What you need to know:
- As Monitor Publications Ltd, publisher of Daily Monitor newspaper, marks its 30th anniversary, no notables are in pole position than the founders to articulate why they founded the publication, its impact and whether it has lived to its billings.
- Our Senior Reporter, Isaac Mufumba, spoke to Monitor founding Managing Director and Editor-in-Chief, Mr Phillip Wafula Oguttu; Mr David Ouma Balikowa, a former editor; and, Mr Jimmy Serugo, ex-business director.
How does the state of journalism today compare to the state of journalism at the time you started the Monitor in 1992?
I am actually disappointed. During our time you could see famous journalists who did not work for money. They worked for the [passion and] profession. Journalism has been commercialised. Young journalists are in a hurry to make money and live like their friends in Uganda Revenue Authority (URA) who are paid a lot more. But journalism cannot give you that kind of money. So, journalists basically cut corners.
How did you achieve being professional and working for passion?
We let them know that we were training them and that the name they were making at the Monitor would open doors outside there. Beside, when we left Weekly Topic, apart from the desire to create a forum where people could talk freely and also do some business, we wanted to have high quality journalism and respect for journalists and journalism.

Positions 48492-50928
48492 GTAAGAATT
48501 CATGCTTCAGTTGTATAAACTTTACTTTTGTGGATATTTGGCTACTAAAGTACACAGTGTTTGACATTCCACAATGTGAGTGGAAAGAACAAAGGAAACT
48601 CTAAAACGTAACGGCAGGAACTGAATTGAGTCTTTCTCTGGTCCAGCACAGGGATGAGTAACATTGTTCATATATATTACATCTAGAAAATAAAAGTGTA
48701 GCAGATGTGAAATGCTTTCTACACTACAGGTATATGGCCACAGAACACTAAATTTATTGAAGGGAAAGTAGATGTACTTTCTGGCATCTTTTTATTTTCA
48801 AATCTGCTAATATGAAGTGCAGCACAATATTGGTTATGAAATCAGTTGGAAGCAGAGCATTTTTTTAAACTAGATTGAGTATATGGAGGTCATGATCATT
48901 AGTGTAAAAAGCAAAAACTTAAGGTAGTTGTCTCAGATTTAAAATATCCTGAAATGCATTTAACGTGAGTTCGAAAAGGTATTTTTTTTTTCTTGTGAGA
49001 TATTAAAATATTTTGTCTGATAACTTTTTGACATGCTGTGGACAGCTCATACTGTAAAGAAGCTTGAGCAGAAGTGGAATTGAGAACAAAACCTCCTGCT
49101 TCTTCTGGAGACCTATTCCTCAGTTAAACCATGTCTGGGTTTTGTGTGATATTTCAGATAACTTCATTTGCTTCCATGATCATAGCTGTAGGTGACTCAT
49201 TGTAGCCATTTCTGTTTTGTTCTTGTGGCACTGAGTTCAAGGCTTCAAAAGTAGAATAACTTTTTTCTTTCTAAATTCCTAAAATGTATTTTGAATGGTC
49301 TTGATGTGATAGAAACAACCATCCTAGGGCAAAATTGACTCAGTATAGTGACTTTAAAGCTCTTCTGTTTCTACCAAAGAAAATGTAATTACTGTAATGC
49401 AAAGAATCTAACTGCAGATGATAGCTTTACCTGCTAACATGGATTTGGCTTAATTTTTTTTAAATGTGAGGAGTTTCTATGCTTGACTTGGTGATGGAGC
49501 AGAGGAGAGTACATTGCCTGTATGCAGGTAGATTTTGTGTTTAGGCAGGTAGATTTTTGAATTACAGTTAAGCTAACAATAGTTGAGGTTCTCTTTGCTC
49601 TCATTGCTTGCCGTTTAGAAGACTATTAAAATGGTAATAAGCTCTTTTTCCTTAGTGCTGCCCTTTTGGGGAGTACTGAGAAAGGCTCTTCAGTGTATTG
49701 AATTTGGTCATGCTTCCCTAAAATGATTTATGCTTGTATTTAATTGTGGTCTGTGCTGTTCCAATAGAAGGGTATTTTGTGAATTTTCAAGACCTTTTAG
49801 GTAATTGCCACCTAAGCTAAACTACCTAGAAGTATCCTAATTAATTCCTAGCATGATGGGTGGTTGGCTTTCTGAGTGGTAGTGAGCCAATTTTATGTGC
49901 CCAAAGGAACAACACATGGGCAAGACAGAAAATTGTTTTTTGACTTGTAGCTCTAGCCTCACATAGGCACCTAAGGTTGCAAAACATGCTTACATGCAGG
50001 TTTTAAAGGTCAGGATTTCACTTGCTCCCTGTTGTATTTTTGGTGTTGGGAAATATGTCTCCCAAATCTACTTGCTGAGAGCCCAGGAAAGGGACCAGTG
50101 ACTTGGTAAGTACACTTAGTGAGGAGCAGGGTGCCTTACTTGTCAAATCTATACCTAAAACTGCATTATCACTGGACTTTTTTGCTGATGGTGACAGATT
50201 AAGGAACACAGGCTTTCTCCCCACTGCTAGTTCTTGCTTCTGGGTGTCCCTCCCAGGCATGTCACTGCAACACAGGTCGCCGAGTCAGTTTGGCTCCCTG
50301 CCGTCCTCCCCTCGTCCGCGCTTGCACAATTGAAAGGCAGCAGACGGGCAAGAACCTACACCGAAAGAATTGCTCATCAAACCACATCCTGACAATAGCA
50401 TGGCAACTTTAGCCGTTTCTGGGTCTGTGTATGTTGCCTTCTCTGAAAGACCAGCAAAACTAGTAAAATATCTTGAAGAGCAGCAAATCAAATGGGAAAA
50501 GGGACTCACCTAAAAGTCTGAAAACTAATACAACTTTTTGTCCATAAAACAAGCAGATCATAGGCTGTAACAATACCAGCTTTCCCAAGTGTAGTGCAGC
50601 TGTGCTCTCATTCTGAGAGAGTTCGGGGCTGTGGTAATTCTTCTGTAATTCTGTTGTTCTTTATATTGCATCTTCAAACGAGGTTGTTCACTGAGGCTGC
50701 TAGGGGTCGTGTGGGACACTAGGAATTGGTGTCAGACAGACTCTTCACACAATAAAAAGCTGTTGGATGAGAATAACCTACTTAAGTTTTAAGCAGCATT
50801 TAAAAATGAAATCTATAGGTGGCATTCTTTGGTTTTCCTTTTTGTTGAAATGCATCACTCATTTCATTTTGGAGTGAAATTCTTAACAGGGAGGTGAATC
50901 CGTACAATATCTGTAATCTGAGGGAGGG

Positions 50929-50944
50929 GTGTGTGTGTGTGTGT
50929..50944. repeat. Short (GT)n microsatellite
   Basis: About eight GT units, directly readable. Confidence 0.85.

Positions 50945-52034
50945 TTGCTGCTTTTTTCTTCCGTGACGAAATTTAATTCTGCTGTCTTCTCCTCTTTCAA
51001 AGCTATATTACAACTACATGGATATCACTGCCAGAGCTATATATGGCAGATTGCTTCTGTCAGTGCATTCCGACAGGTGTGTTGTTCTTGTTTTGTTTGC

So what do you think can be done to change the situation?
I think that ordinary people do not trust social media. They will first ask, ‘What has Monitor said? Or, what has New Vision said?’ before they share. I think the mainstream media should take advantage of that. It should be truthful, quick and also tell the story behind the story. People will then say, ‘okay, let us wait for details from Monitor’.
I think that media houses should get quality journalists and pay them well. They should also hire senior people. If you watch the [UK public broadcaster], British Broadcasting Corporation (BBC), (America’s) Cable News Network (CNN) or Al Jazeera [of Qatar], you see older journalists. People want to see a face of a person who can do analysis for them.
How did you people manage to strike a balance between practising good journalism and doing business?